Planned Des Moines Appearances of Mutilated Clydesdales Spark PETA Uproar

For Immediate Release:
August 3, 2023

David Perle 202-483-7382

Des Moines, Iowa – After learning that the Budweiser Clydesdales, whose tailbones have been cruelly amputated, are scheduled to make appearances through this weekend at Des Moines–area grocery stores and Prairie Meadows racetrack, PETA sent letters this morning to Hy-Vee District Store Director Brett Shelman, Clive Fareway Meat & Grocery Manager Josh Johnson, and Prairie Meadows Vice President of Racing Derron Heldt urging them not to host the disfigured animals.

As PETA recently revealed in a damning video exposé, Budweiser has been severing the horses’ tailbones—either with a scalpel or with a tight band that stops the blood supply to the tail, causing it to die and fall off—just so the Clydesdales will look a certain way when hitched to a beer wagon. Tailbone amputation for cosmetic reasons is condemned by the American Veterinary Medical Association and the American Association of Equine Practitioners and is illegal in 10 states and a number of countries.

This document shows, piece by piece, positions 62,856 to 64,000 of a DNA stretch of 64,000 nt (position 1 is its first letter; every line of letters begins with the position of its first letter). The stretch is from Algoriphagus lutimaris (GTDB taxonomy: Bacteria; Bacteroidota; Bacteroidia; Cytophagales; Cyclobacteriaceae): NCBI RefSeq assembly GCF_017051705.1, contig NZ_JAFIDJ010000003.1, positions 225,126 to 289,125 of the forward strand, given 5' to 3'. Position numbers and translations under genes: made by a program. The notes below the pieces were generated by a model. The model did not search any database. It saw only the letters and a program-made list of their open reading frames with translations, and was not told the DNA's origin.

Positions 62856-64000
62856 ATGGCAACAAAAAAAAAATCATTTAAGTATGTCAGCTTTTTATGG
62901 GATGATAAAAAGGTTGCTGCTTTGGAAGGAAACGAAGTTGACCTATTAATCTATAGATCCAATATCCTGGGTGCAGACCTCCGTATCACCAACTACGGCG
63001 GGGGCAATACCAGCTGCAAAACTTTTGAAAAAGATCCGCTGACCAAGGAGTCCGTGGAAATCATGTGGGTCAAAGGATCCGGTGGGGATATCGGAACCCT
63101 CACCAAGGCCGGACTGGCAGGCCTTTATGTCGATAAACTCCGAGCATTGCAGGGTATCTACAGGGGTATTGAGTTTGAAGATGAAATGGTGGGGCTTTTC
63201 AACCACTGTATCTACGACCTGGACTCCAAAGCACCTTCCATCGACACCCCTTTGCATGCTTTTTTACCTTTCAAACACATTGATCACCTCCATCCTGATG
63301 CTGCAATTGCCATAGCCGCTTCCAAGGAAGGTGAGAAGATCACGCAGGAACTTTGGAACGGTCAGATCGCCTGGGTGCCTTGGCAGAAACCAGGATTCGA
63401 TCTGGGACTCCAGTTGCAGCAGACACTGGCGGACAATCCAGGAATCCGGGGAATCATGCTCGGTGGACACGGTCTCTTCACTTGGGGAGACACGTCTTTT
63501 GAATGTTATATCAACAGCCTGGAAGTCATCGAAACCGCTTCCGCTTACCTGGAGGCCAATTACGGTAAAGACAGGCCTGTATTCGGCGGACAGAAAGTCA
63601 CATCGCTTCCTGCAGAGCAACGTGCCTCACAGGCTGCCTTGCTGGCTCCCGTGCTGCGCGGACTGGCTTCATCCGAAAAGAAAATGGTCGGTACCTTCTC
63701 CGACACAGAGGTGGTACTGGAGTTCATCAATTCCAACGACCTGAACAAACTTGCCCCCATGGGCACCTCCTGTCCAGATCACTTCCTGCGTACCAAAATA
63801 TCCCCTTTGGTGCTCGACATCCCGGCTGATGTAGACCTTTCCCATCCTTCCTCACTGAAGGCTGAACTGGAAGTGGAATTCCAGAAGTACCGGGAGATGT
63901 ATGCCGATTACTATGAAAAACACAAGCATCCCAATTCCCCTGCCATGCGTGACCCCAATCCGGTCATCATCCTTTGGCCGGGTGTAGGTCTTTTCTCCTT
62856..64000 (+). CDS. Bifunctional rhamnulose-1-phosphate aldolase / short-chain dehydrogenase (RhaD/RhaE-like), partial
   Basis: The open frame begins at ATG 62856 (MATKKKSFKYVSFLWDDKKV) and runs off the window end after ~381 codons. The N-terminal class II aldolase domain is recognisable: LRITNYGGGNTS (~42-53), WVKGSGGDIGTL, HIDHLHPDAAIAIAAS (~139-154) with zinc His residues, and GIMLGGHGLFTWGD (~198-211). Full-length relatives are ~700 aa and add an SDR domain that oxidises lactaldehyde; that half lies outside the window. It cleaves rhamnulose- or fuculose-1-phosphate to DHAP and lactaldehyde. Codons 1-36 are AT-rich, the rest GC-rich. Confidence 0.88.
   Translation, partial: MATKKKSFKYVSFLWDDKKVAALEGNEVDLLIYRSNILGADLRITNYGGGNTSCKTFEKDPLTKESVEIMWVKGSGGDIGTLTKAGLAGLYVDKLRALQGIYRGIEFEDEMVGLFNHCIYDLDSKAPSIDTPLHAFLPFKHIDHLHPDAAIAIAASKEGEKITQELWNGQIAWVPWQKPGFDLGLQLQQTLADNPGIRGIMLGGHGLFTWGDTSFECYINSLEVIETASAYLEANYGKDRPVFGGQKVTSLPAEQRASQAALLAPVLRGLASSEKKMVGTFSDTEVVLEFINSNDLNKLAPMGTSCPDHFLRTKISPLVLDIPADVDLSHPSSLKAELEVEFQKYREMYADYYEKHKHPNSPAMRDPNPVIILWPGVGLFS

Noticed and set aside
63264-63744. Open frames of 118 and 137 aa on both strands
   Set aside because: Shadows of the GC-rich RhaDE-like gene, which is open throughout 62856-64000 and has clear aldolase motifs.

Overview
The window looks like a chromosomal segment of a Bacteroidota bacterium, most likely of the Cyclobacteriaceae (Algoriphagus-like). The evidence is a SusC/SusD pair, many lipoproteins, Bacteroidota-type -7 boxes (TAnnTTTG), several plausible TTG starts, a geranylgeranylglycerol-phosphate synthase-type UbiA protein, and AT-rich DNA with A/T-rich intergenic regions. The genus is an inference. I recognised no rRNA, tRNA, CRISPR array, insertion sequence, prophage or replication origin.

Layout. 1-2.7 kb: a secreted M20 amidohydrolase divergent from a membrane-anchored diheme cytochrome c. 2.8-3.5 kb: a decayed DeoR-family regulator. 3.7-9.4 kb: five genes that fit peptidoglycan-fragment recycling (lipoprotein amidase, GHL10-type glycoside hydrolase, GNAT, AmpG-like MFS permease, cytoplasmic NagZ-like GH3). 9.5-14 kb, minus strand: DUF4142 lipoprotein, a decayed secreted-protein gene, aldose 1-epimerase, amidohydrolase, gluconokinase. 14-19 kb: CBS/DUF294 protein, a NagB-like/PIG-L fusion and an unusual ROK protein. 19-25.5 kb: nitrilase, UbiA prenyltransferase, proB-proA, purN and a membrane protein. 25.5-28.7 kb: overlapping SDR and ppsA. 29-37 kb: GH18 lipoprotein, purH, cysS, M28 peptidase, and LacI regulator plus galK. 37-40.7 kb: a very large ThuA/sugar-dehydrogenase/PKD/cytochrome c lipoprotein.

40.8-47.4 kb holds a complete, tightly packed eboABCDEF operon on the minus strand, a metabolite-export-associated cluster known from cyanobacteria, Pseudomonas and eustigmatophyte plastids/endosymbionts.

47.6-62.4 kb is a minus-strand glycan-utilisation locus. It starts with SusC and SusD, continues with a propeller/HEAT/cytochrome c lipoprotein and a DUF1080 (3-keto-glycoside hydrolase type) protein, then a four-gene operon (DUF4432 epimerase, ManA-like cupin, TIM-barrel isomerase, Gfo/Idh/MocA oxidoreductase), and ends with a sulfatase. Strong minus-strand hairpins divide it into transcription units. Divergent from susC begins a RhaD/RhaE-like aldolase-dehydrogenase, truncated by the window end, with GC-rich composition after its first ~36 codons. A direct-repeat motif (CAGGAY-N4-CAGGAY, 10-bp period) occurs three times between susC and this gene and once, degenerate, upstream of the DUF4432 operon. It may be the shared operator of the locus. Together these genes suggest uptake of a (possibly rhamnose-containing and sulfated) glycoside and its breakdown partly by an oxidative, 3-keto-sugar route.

“Horses need their tails, and cutting them off causes immense suffering, affects their balance, and removes their first line of defense against biting and disease-spreading insects,” says PETA Senior Vice President Kathy Guillermo. “Budweiser disfigures horses to sell beer, and PETA is urging Iowa businesses to tell the King of Tears to stay away.”

PETA—whose motto reads, in part, that “animals are not ours to use for entertainment”—opposes speciesism, a human-supremacist worldview. For more information on PETA’s investigative newsgathering and reporting, please visit, listen to The PETA Podcast, or follow the group on Twitter, Facebook, or Instagram.

For Media: Contact PETA's
Media Response Team.


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 Ingrid E. Newkirk

“Almost all of us grew up eating meat, wearing leather, and going to circuses and zoos. We never considered the impact of these actions on the animals involved. For whatever reason, you are now asking the question: Why should animals have rights?” READ MORE

— Ingrid E. Newkirk, PETA President and co-author of Animalkind